So, you’ve been getting into preparedness for a little while now and you’ve finally completed that big, heavy bug out bag and you’re ready to flee from the ensuing hordes of mutant biker gangs and suburban apocalyptic raiders. Now, you’re probably thinking; “what’s next?”
First and foremost, putting together a bugout bag has gotten far too much publicity in the preparedness world in my opinion. Simply for the fact that, for many of us, bugging out is probably one of the last things you should be doing in a disaster situation. Here are 5 reasons why bugging out doesn’t make a whole lot of sense, we’ll call them the 5 S’s
If you’ve been of the preparedness mindset for any length of time, you’ve probably a lot of food stored up at your residence. Canned foods, MRE’s, freeze dried foods, etc. etc. This stuff isn’t light. As an experiment, gather together 72 hours of food and water (about 6,000 calories and about 3 gallons of water minimum) and then stuff it all into a backpack or even a hiking pack.
How heavy is that pack? Now, put all your other bugout gear in there. Defensive tools, clothing (just the essentials). You’re probably looking at a very big, 60 pound+ pack. Now do the same thing for the rest of your family. For the average person, you’ve now got about 240 pounds of gear you need to get to your bugout location.
One of the biggest drawbacks to bugging out is that you’ve lost your 1st measure of defense; Walls. When you are on the move, you are visible, people can see how many people are in your group, they can often times see your gear, and you simply become a target for anyone that decides they want what you have.
In a real disaster scenario, it isn’t about playing Rambo and fighting through hordes of raiders to get to some bug-out location mecca. It’s about staying alive and thriving while the usual systems of modern life are down. Bugging in allows you to not only be next to all your preps, but it eliminates 90% of all the confrontations you’ll encounter in a disaster. Defending a doorway and a few windows is much easier than trying to outrun hungry survivors.
When bugging out, you’ve got 2 options. On-foot or vehicle, and even when bugging out in a vehicle, you’re going to have to be ready to bug out on foot because that vehicle may break down or run out of fuel. It is also a very poor shelter. It doesn’t retain heat well and can become hot very quickly. It also has big windows that anyone can see though. A normal residence has insulated walls and, with alternative energy, modern conveniences even when the grid is down.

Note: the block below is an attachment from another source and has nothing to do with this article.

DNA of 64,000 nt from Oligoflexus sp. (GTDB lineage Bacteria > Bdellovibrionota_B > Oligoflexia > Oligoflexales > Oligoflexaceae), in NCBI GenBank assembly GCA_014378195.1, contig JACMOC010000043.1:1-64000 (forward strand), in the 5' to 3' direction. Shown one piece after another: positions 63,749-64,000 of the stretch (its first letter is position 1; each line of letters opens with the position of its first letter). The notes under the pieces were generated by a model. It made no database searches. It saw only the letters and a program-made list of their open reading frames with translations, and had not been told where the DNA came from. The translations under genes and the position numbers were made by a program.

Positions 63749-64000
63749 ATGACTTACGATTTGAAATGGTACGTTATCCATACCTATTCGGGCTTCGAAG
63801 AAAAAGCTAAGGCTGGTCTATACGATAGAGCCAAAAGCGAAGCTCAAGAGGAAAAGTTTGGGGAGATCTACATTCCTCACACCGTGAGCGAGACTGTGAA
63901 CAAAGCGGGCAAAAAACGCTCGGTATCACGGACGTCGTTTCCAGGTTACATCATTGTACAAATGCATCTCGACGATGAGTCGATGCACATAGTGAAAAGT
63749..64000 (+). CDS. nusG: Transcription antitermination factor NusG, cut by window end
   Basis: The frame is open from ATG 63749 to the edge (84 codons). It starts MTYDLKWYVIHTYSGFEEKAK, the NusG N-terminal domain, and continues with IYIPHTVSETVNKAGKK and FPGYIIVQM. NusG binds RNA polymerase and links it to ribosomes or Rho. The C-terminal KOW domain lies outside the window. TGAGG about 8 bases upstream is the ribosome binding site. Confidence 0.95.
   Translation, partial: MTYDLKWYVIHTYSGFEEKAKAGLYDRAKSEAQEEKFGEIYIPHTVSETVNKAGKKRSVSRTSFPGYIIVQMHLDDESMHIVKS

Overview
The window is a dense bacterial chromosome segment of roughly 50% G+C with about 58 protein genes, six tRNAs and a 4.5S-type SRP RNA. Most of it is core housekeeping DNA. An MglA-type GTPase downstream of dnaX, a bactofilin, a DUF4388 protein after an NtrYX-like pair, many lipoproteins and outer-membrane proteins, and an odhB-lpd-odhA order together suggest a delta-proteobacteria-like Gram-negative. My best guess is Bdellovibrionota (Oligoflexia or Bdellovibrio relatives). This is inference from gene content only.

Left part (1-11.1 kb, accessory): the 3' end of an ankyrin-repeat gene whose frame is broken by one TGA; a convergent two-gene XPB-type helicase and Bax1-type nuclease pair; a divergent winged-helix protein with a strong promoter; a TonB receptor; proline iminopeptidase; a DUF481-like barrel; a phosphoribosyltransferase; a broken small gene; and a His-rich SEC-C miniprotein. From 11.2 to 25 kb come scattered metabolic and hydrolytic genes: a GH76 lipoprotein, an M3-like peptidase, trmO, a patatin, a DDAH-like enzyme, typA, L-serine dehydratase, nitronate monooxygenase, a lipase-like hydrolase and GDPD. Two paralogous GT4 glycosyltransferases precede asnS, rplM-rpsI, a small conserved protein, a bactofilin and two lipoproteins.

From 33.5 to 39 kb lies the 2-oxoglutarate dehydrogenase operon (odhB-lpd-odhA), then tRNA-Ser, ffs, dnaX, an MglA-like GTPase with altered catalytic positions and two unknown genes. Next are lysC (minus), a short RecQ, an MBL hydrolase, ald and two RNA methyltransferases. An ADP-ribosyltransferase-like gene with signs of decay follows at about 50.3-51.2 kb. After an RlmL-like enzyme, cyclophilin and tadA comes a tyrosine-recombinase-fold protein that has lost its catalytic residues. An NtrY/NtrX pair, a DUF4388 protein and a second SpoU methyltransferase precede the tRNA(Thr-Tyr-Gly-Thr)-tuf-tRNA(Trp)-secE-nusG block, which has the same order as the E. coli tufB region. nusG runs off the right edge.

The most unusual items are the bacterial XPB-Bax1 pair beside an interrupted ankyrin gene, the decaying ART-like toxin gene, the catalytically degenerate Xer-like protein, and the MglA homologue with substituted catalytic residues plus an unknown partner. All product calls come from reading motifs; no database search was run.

In disaster situations, the biggest threat to survivors isn’t the roaming hordes, its typically disease, dehydration and infection. A bug-in location has dedicated areas for cooking and a restroom separated from the main living area. This alone makes a world of difference when it comes to sanitation and fending off diseases. Regular toilets can be easily modified to a compost toilet in a disaster situation and your kitchen is much easier to sanitize than the hood of a car or tree stump in a bugout situation.
As anyone that’s been on a long car ride can tell you, travelling gets old real fast. There are so many more complications to a bugout plan compared to bugging in that eventually; the road WILL take its toll on you. You’re already going to be at a higher stress level dealing with whatever disaster has struck, you don’t need to add on the stresses of reaching a bugout location. Additionally, with alternative energy, a bug in location allows you to use modern conveniences and electricity, which is much harder to do, and much harder to conceal in a bug out situation.
Now don’t get me wrong. EVERYONE should have a bugout bag. A simple kit that is tailored to your person disaster preparedness plans should be easily available and should be able to sustain you for 72 hours if your current location proves to be less safe than bugging out.
That being said, a bugout bag does not a prepper make. Being prepared means making smart decisions that WILL help you stay alive and thrive in a disaster, not MIGHT help you stay alive. Barring the house coming down around me, I’ll be staying put and hunkering down with my preps.
By Rick, the article fist appread on Ready4itall.org